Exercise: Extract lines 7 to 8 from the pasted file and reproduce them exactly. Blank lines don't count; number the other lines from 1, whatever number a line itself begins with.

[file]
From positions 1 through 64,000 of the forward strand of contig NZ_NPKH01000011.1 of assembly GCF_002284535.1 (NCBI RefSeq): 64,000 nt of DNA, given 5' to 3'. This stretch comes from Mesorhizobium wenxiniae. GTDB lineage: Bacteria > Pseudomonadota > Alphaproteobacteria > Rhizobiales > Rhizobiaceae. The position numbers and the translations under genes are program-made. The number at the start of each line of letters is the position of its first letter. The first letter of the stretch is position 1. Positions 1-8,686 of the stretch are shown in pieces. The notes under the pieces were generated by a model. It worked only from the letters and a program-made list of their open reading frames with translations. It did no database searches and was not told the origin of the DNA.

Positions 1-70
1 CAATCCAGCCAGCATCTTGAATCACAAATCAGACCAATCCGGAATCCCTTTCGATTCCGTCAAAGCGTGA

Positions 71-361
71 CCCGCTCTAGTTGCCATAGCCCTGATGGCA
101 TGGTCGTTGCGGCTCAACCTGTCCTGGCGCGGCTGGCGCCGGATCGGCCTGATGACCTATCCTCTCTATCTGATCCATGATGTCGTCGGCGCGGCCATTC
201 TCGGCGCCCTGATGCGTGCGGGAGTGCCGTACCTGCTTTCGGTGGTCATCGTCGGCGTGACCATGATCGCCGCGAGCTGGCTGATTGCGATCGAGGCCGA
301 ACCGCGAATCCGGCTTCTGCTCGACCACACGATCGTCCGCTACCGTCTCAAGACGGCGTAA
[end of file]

201 TCGGCGCCCTGATGCGTGCGGGAGTGCCGTACCTGCTTTCGGTGGTCATCGTCGGCGTGACCATGATCGCCGCGAGCTGGCTGATTGCGATCGAGGCCGA
301 ACCGCGAATCCGGCTTCTGCTCGACCACACGATCGTCCGCTACCGTCTCAAGACGGCGTAA